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  • Stories unlock the secret to happiness

  • As the New Year begins, I'm recalling the phrase my granddaughter used as her recent birthday approached, "I've never been 7 years old before — I wonder what it will be like."
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  • As the New Year begins, I'm recalling the phrase my granddaughter used as her recent birthday approached, "I've never been 7 years old before — I wonder what it will be like."
    I incorporated her words into our Christmas letter to family and friends, and several people commented. My uncle Erl, who will celebrate 90 years soon, was particularly engaged by it and wrote. "Your grand girl's words made me smile" and "helped me forget that my get-up-and-go got up and went."
    Ever heard that phrase before? I think it's a favorite of aging males. Women seem to prefer "I don't have a lot of energy today — maybe a little something sweet will help."
    As we age, each year becomes somehow more precious. Will this be a year where your "get-up-and-go" flags a bit? Will you be asked to deal with situations and circumstances that test you mightily? Might this be one of those Frank Sinatra "very good years?"
    Perhaps it will be the year in which you create that Bucket List people talk about. Maybe, like Margaret, who's in her 80s but looks decades younger, you'll array all the adventures you've already had and reflect on them one by one. A "reverse-bucket," if you will.
    My husband was recently given a pocket-sized book, "100 Things You Do Before You Die — the science-based version." The book has engaged me over the last week — made me think. I liked the suggestion to "inhale helium and sing a little tune." But I knew it would engender one of my spouse's raised-eyebrow looks if I even broached it. Just as well. We have nary a balloon in our household, let alone any helium. Maybe we'll choose to "Measure the speed of light with chocolate." All you need is bar of chocolate, a ruler and a microwave oven. And after you're done you can eat the chocolate. (At least I think you can — I may need to go back and re-read that chapter)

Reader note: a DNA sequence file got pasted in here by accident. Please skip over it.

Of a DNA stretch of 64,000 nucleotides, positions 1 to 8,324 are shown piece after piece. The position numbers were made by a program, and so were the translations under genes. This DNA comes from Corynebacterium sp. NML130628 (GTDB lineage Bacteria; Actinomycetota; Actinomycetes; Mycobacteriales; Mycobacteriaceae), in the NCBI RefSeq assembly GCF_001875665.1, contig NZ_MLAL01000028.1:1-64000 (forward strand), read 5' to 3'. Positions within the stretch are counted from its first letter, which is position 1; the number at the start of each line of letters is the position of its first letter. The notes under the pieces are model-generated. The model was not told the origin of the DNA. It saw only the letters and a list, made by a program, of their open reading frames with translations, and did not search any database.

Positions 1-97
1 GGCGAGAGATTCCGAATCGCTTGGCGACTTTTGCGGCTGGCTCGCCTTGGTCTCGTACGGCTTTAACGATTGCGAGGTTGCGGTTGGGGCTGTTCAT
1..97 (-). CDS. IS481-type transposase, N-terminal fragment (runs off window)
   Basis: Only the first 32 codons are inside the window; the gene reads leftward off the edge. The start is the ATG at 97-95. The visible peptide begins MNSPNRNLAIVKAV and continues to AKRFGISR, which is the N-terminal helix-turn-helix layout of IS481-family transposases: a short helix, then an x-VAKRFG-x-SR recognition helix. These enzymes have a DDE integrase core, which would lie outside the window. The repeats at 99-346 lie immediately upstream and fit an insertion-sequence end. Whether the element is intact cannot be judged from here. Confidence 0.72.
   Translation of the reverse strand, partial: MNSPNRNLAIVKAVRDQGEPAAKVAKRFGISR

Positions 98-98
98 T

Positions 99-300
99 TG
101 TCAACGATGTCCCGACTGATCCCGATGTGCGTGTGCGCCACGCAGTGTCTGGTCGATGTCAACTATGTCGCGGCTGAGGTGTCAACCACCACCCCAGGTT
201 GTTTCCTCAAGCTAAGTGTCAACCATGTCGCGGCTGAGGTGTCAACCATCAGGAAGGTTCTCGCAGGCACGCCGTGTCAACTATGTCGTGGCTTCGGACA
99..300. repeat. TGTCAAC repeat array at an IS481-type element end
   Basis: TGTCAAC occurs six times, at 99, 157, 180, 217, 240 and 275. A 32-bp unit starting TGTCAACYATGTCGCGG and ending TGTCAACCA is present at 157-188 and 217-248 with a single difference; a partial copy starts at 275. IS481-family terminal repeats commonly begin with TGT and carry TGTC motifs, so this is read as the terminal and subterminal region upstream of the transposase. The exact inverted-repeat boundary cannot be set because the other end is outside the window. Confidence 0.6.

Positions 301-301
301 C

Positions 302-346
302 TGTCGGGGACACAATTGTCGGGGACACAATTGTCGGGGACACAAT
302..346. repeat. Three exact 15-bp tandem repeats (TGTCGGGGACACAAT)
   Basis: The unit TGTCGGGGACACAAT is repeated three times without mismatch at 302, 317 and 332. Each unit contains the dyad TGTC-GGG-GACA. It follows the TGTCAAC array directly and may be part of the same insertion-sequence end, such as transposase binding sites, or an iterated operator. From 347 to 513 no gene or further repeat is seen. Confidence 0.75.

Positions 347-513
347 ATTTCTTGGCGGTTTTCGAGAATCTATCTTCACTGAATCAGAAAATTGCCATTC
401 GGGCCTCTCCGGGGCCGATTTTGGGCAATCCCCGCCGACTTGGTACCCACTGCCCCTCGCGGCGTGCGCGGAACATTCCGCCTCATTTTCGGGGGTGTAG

This column may seem a little random, but I'm reflecting on what makes life better — and I'm thinking about thinking.
    At this moment, I'm thinking about a Christmas Day exchange between my recently married daughter and a lovely friend of ours who's been married for more than half a century. Jen (that's my daughter) asked, "Can you tell us the secret to a successful life together?" The response was immediate, "Patience — and two cars."
    Now who cannot relate to that kind of answer? I did think it interesting that Jen queried her about being "successful" instead of "happy," but then what is "happy" exactly? Ever thought about that?
    My favorite thinker (at least at this writing) is Malcolm Gladwell, author of countless books, but the one I'm reading now is "What the Dog Saw." He offers this challenge: "Convince yourself everyone and everything has a story to tell. You succeed or fail on the strength of your ability to get engaged, to make (yourself) think, to get a glimpse into someone else's head — even if you then conclude that someone else's head is not a place you'd really like to be."
    Maybe the good life is less about each of us individually and more about our being open to and fully engaged in the stories life offers us.
    Maybe that's the description of "happy."
    You think?
    Sharon Johnson is an associate professor in health and human sciences at Oregon State University and on the faculty of the OSU Extension. Email her at s.johnson@oregonstate.edu or call 541-776-7371, Ext. 210.
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